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 user 2003-12-04 at 9:45:00 am Views: 114
  • #8086
    Headline: Chip battle rumbles on

    Lexmark and Static Control Components (SCC) have both claimed victory in the latest battle in the war over SCC’s right to sell computer chips that enable firms to remanufacture toner cartridges for Lexmark printers.

    SCC said it had claimed a crucial victory after the US Copyright Office ruled that SCC’s selling of the chips is not in breach of the Digital Millennium Copyright Act (DMCA).

    However, Lexmark was immediately keen to point out that the US Copyright Office ruled that the pre-existing section of the DMCA code in question only allowed aftermarket companies to develop software that enables the operation of remanufactured cartridges if the company reverse-engineers the software and does not copy it.

    It has yet to be firmly established in court if SCC legally reverse-engineered its SMARTEK chip or if it infringed upon Lexmark’s intellectual property by directly copying the printer/cartridge communication and authentication software.

    Lexmark is adamant that SCC was not victorious as the Librarian of Congress denied SCC’s request for an exemption to the DMCA to permit circumvention of access controls on software in printers and toner cartridges.

    Lexmark general counsel Vincent Cole said: “It is inconceivable to us how anyone could consider this ruling a victory for Static Control.”

    Nevertheless, SCC CEO Ed Swartz said: “We feel that we have not only won another victory for Static Control but also for the consuming public.”

    Despite the ruling, SCC is still bound by a preliminary injunction, issued by a federal judge in March, that bars it from making or selling the chips.

    Lexmark filed its suit against SCC at the end of 2002, using the DMCA as its defence against remanufacturers.

    Almost a year on and there still seems to be no immediate end to the legal battle between Static Control Components (SCC) and Lexmark. It’s an epic tale that has taken on Gone with the Wind proportions, although these two companies certainly give a damn about the outcome.

    It was way back in January that Lexmark filed the initial lawsuit, saying that SCC’s Smartek chip infringed its copyright for software that controls the ‘handshake’ link between printer and cartridge.

    Lexmark sought an immediate injunction, which it received, while SCC imaging supplies division president Bill Swartz cried foul. “This is not just an attack on the aftermarket, but also an attack on consumer choice,” he said. Lexmark said it was just ensuring that the consumers were being protected by using genuine Lexmark toner cartridges. Not to mention protecting all that Lexmark revenue.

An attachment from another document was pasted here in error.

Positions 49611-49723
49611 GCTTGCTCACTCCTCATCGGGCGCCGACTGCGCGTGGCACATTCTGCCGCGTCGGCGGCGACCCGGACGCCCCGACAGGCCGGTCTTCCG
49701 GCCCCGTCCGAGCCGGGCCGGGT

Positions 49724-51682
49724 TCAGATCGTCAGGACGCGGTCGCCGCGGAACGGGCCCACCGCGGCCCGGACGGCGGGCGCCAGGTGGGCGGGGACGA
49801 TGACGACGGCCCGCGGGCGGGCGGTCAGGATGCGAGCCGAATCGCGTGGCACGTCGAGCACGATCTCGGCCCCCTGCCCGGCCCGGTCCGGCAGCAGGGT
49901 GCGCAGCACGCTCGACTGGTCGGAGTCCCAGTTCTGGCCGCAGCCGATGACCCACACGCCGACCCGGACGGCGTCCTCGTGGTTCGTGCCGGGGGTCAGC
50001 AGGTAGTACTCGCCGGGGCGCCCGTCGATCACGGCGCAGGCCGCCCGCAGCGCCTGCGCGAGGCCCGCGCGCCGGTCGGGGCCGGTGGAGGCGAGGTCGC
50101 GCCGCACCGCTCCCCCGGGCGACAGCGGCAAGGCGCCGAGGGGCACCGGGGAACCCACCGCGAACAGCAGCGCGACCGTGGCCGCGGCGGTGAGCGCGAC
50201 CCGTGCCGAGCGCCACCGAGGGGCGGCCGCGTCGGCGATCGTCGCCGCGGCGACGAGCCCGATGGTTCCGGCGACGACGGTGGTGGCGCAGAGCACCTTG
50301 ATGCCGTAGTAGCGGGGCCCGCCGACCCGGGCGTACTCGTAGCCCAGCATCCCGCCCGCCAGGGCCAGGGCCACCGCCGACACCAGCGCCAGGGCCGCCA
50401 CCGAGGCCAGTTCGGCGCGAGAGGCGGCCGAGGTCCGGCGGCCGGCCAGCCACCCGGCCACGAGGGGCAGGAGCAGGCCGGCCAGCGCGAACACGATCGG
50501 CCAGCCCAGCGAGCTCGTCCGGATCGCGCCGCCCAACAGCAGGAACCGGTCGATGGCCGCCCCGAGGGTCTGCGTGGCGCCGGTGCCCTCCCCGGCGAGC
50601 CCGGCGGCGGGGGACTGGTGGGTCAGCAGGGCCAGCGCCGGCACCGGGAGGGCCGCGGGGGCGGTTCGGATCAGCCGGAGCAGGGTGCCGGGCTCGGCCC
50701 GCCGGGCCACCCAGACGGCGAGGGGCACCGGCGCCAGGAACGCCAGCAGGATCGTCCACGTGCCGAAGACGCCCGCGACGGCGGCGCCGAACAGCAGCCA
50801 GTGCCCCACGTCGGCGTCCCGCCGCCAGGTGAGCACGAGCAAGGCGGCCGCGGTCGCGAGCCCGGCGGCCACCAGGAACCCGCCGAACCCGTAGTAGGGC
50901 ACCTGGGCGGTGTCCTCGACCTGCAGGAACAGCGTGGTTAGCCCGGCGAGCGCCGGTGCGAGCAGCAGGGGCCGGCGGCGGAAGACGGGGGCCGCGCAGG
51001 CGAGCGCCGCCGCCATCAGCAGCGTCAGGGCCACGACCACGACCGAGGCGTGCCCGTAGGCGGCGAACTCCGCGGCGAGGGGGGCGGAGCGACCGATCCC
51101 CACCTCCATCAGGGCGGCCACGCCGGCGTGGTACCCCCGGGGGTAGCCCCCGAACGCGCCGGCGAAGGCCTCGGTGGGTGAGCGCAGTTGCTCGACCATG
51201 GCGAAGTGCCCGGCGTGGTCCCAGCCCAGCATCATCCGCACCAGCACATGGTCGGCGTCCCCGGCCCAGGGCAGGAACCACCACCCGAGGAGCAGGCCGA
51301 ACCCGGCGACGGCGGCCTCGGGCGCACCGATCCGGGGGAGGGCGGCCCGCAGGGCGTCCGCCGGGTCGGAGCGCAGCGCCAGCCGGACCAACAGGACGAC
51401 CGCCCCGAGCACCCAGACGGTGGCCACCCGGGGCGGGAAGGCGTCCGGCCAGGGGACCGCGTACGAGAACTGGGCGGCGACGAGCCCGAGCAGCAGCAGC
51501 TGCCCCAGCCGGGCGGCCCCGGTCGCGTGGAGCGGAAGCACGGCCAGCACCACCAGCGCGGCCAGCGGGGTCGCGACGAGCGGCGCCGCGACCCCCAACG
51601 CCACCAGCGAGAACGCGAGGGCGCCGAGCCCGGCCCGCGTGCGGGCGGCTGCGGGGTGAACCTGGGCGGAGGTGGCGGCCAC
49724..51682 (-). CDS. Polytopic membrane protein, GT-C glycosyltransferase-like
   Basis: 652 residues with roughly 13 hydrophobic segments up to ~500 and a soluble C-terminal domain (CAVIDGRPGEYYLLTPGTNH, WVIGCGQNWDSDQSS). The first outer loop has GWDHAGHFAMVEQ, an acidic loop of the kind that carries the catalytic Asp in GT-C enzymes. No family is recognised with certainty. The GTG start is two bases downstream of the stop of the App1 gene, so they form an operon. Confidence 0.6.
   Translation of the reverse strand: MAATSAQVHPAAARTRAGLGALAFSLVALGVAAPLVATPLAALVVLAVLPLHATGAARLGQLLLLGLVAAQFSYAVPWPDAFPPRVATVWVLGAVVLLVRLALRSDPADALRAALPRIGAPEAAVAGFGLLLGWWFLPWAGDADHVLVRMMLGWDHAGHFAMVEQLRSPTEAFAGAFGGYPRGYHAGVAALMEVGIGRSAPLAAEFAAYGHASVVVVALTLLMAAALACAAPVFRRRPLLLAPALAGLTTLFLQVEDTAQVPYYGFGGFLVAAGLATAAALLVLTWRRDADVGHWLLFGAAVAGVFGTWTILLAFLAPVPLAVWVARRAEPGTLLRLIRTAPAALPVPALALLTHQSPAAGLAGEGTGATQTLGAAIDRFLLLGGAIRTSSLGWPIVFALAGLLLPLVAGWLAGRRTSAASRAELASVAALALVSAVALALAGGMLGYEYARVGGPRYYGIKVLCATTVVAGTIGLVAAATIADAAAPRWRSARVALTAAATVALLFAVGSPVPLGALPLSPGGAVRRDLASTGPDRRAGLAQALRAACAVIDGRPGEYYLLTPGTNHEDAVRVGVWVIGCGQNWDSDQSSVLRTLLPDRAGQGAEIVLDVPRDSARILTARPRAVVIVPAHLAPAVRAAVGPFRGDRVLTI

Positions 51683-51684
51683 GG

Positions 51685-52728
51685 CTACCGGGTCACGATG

The injunction on SCC was granted as the ruling US District Court decided that Lexmark would be likely to win when the case came to trial, due to copyright infringement. It is here that the Digital Millennium Copyright Act (DMCA) was used by Lexmark in its defence.

    The presiding judge accepted that public policy generally favours competition providing it is legitimate competition and does not support “copyright infringement and violations of the DMCA in the name of competition”. Just a few days later SCC filed an anti-trust lawsuit against the printer firm, alleging restriction of commerce and unfair trade practices and seeking $100 million in damages connected to the Sherman Anti-Trust and Lanham Acts.

    The latest round in this battle has seen both companies claiming victory in true politicians’ style.

    SCC says the US Copyright Office has ruled that it is not in breach of the DMCA while Lexmark points out that the matter is still dependent on whether SCC is shown to have reverse engineered the Smartek chip or directly copied it, a matter that is yet to be firmly resolved. The printer maker was also delighted to see the Librarian of Congress deny SCC’s request for an exemption to the DMCA to allow circumvention of software access controls in printers and toner cartridges.

    Despite this, SCC claimed another victory for itself and the consumer while Lexmark described talk of an SCC victory as “inconceivable”. Lexmark has worked hard and spent a lot of money to make its toner cartridges difficult to remanufacture and will clearly see this one through to the bitter end.

    Predictably, SCC has backed up its own personal interest in battling Lexmark with its view on the overall effect that a definitive decision in Lexmark’s favour would have across manufacturing.

    Swartz believes that if printer makers use their chips to dictate the type of cartridge we use, car manufacturers will be able to dictate the brand of tyres, parts and petrol that can be used.

    Certainly the DMCA has taken on huge relevance and the question is whether the law can stand up to the battering it is getting not just from the SCC/Lexmark tussle but also from other cases such as the one that involved Chamberlain Group and Skylink Technologies. Skylink makes garage door openers that work with Chamberlain’s digital security technology.

    As with Lexmark, Chamberlain claimed copyright infringement and a violation of the DMCA. However, Skylink has just won the case in a decision that must give SCC some hope. With Skylink’s victory, all eyes will now be on SCC/Lexmark and the sturdiness of the DMCA.